Managing your customer’s expectation levels by Laurence Winmill

You fall into the danger of promising the client everything in order to secure the deal. Very quickly you realise that you have over promised and you start to fall short of your customer’s expectation levels.
Suddenly frustration creeps in on both sides. The client is unhappy with your service and you feel that he or she is unreasonable in their demands, however, they are only measuring you against what you promised at the outset.
Then inevitably somewhere down the line you lose the business at an enormous cost to both parties in terms of time, money and effort.
Winning any business in today’s competitive climate is challenging enough, however, the hardest part is retaining the business and managing the client’s expectation level. You can only do this effectively, if at the outset you state clearly the realistic and achievable service levels and then work towards clear goals that both sides subscribe to and report against them on a regular basis.
As human beings we are very emotional and it is that emotion that sometimes clouds our judgement when it comes to over promising and then securing a deal at a ridiculous cost. As a business owner I’ve also fallen into this trap.
It is also a fact that due to poor communication and inadequate processes, you can fall short in your service delivery via the actions of those people within your own organisation. People who fail to follow through on key elements of a service agreement that you’d previously put in place ultimately let you and the customer down, which comes at a cost – the loss of the business forever!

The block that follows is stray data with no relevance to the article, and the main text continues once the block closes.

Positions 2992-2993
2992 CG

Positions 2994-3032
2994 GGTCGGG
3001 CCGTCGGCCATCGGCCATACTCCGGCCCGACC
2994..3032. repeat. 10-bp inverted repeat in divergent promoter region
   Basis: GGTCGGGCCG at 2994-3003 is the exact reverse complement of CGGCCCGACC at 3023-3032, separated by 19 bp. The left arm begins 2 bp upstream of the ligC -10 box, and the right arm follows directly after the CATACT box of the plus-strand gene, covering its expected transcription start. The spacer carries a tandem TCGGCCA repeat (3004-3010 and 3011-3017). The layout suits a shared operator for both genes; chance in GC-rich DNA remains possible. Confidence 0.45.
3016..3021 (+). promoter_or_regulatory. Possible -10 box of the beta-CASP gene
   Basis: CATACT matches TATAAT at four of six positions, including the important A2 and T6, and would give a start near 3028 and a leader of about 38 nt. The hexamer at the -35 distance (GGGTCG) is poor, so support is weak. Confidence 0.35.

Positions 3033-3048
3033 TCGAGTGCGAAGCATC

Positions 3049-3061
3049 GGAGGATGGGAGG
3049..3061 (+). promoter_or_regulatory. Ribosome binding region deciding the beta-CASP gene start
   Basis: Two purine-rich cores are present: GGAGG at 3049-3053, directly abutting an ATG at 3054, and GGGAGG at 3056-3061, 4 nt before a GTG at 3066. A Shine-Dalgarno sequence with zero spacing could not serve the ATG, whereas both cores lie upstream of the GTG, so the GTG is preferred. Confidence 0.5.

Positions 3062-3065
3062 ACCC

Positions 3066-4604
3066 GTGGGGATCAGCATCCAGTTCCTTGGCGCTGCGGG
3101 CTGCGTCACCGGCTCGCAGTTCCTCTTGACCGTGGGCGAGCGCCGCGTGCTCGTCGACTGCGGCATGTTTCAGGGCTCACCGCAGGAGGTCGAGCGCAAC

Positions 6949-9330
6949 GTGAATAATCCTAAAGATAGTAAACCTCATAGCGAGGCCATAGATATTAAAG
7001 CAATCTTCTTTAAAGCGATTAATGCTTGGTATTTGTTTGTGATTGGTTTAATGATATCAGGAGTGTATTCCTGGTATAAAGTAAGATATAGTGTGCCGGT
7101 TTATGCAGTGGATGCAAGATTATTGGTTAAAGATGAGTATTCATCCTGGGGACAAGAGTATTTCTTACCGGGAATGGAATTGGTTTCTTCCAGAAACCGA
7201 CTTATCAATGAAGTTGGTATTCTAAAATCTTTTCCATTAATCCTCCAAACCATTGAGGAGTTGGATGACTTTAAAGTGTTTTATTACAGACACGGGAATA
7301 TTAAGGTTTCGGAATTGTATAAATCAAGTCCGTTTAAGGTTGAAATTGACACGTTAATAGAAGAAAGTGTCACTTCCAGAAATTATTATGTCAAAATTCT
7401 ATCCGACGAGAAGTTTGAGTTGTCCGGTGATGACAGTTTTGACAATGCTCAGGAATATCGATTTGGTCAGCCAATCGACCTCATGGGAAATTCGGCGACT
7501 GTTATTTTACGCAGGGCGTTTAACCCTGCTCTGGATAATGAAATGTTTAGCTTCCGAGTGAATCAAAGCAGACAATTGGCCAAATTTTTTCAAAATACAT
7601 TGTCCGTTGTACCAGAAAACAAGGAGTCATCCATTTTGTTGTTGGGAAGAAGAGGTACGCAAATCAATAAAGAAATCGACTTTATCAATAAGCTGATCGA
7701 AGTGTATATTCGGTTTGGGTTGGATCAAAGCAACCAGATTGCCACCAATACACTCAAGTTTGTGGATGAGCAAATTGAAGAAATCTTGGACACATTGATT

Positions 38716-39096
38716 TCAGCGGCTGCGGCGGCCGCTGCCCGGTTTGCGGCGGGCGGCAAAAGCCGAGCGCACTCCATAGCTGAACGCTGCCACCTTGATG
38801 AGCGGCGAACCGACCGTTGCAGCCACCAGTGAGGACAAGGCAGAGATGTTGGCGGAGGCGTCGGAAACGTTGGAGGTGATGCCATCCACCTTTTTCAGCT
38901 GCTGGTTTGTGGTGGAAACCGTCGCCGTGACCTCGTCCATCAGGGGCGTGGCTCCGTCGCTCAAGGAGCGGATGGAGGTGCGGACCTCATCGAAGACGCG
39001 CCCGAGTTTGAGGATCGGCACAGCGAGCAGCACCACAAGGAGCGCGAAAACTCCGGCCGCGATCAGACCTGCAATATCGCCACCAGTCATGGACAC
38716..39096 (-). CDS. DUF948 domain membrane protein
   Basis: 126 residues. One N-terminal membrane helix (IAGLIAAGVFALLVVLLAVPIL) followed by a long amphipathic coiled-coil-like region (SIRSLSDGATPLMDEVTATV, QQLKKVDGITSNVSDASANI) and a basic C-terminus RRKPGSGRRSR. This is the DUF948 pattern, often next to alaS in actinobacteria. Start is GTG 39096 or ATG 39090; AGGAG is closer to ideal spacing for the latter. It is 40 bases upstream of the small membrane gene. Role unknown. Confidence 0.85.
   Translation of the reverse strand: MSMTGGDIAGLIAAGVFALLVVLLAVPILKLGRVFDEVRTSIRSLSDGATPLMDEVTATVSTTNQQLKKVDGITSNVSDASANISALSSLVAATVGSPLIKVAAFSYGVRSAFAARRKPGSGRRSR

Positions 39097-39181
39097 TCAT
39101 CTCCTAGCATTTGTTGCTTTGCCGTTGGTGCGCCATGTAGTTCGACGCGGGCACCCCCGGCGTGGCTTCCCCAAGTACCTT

So how do we get this critical process right and how do we manage the expectation, which ultimately decides the fate of the client?

1. Establish the client’s needs at the outset and make sure that you have the service capability in place to match those needs.
2. Be clear in the communication process as to what you will be providing against those needs.
3. Document what you AGREE and get the client to subscribe to the service agreement.
4. Ensure that all those people in your own organisation who have a part to play in the service delivery, understand the needs, service commitments and subscribe to exceeding expectation levels.
5. Have a set of values in place that take seriously customers and their expectation levels and make sure that everyone subscribes to them.
6. Make sure that your organisations procedures and processes are structured to deliver the service levels that you promote.
7. Measure and report on a monthly basis and communicate progress clearly to the client.
8. Be prepared to change if the objectives are not being met and re-evaluate the needs on-going with the client.
9. Deal with complaints and queries immediately. Correct what is wrong, apologise with sincerity and move forward as swiftly as possible.
10. Always aim to exceed the customer’s expectation and deliver Excellent Customer Service.

Laurence Winmill is a sales and customer service expert, having spent his entire lifetime selling and serving customers. His first job began at the age of 8 selling newspapers at a holiday caravan park where he grew up in South Wales.
Since then his whole working life has involved selling products and services and despite huge advances in technology and the way we communicate, the same principles for sales success apply today:
Research, prospect, make contact, listen, match products and services to client needs, overcome objections and secure the deal.
Once you have the deal – Manage the expectation levels of the client and focus on delivering First Class Customer Service in order to retain the business.
Salespeople must have the desire, empathy and drive to succeed. These human qualities are essential to career longevity and surviving in today’s global markets.
Finally, let’s be clear in any business the facts are simple:
No sales means no customers, which means no production, which means no jobs – resulting in zero business – Remember in business, sales is everything and everything is about selling.